What is Your Core Fear?

God has really been teaching me about fear and the impact living in fear can have on our lives physically, mentally, & spiritually. I’ve written about fear in my recent blog posts. Learning to discern if the messages we are hearing are meant to cause fear or if they make us feel love is a necessary to know if those messages are from God. If they cause us to fear then they are not of God because God is love.  We also need to learn to shut out the noise that can cause us to fear.

When we bring awareness to fear, whatever our fear may be of, we bring that fear into light and it starts to lose its power. I was listening to the BEMA podcast (highly recommend this podcast) and Marty Solomon, one of the hosts who is a Hebrew scholar and messianic Jew, was breaking down the scripture with the story of Cain & Able and he talked about how fear came into it and he said “Fear is the antithesis to trust.”

Isn’t that it exactly? When we are living in fear we are not trusting that God has us. Instead of trusting God is with us, we live as if we are separate from God.

So at our very deepest core, what is it we fear? This is an aspect of fear we need to consider. Each of us has a core fear that motivates us, often without us even knowing, and is the underlying cause for some of our behaviors. These behaviors often cause us frustration with ourselves. If you’ve ever had an experience or interaction and afterwards been frustrated with yourself wondering why you said or did what you did, you were most likely acting out of your core fear.

I have had this happen so many times and would beat myself up afterwards wondering why I did or said what I did. I’m thankful I discovered the Enneagram. It has opened my eyes to why I do what I do. It wasn’t just another personality typing system that told me my behavior characteristics. It showed me why I do what I do. It has been such a helpful tool in identifying and understanding how living out of my core fear affects my spirit and actions. It has made me aware of WHY I do what I do and has shown me I can live out of trust in who God created me and not the fear that wants to control me.

The Enneagram teaches us to look at our core fears as well as our other underlying core motivations and brings an awareness to how we live out of those fears & motivations. To truly experience the transformation Christ can bring, we have to be brutally honest with ourselves about these core fears and motivations that we may have been blind to for our entire life.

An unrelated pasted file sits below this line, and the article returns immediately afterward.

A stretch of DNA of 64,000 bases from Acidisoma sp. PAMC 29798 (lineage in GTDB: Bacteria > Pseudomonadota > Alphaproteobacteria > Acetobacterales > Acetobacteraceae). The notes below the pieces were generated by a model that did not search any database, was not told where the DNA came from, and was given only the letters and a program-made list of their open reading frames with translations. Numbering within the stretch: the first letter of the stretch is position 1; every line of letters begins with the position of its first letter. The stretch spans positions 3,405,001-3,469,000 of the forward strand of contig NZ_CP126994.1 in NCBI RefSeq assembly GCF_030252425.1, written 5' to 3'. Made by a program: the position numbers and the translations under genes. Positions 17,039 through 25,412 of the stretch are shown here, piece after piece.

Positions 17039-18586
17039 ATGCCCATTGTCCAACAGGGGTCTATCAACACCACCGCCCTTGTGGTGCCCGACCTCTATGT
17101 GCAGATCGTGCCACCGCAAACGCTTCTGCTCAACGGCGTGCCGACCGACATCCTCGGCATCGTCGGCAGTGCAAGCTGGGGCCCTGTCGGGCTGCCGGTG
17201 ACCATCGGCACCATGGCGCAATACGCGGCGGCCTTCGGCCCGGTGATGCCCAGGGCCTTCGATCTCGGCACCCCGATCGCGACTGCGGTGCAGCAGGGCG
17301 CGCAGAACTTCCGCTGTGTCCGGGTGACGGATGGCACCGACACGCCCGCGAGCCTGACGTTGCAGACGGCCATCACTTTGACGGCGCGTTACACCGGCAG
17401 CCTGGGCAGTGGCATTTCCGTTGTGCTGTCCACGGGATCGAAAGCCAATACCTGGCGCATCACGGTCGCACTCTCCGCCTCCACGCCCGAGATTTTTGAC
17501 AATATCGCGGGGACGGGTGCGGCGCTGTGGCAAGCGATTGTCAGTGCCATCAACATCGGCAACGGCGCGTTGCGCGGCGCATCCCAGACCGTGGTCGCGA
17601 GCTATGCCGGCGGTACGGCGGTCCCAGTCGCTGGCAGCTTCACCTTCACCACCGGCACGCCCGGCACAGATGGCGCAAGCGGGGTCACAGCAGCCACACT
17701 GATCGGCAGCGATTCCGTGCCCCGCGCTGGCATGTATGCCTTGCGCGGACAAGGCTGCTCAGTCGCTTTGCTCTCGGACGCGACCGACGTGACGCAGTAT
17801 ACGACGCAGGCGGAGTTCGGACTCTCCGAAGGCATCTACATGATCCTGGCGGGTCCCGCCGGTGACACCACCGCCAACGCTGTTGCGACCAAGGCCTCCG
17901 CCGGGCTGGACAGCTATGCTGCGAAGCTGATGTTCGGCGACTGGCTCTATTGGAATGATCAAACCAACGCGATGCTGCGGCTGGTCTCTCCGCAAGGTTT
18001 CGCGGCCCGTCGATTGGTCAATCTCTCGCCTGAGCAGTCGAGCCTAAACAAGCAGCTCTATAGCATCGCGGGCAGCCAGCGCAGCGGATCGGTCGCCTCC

While we may identify with the core fear and motivations of a few types, the core fear and motivations of one type will be more dominant in the majority of our situations and experiences.

Type 1s fear not being good, being defective or evil,  or not good enough. Their core desire is to be good.

Type 2s fear being unwanted, being unloved, and unneeded. Their core desire is to be loved.

Type 3s fear being worthless, of being unsuccessful, and without value apart from their achievements. Their core desire is to feel worthy and accepted.

Type 4s fear being insignificant, of being common, and not unique. Their core desire is to be unique and significant.

Type 5s fear being helpless, of being incapable, and overwhelmed. Their core desire is to be capable and competent.

Type 6s fear being being unable to survive on their own, of having no support and guidance. Their core desire is for security and support.

Type 7s fear being deprived, of being trapped in pain. Their core desire is to be happy, satisfied, and fulfilled.

Type 8s fear being controlled by others, being harmed, or being violated. Their core desire is to protect themselves and to determine their own way.

Type 9s fear being separated, unstable, and without peace. Their core desire is to maintain their inner and outer peace and stability.

As we reflect on each of these, it’s vitally important to remember that there is no wrong or right answer, and we should always carry grace upon grace into our introspection as we endeavor to uncover our underlying fear and motivations.

I’ll share more about each type in future posts, but I’ve come to believe that knowing our core fear and bringing awareness to it, can make all the difference in our lives. When coaching people I encourage them to narrow down two or three of these core fears and motivations that they identify with and as they go about their days over the next week or so view their thoughts and experiences through the lens of those core fears and desires and see which one is most dominant and resonates the most.

It isn’t always comfortable, but we need to be brutally honest with ourself in order to shed light on our core fears and motivations. It may not be the most pleasant task. It is, however, worth the effort to understand ourselves and see where our core fear is keeping us

What if We Flipped the Script?

“God’s position on humanity hasn’t changed. But humanity’s position on themselves has.”

This is a quote from an episode of the BEMA podcast. The host, Marty Solomon, a messianic Jew, walks listeners through the Torah as he shares the Bible through an ancient Jewish lens. Reading scripture through this lens is bringing so much more depth to my faith. When he said what I shared above it hit me like a ton of bricks.

People live out of the thinking that they are separated from God thanks to fear, shame, & religious traditions/bad theology not from what God & Christ actually did and showed us in scripture. I remember my entire life growing up in church and well into adulthood being afraid of God. Fear of God’s wrath was a constant theme of messages whether it was spoke outright or implied.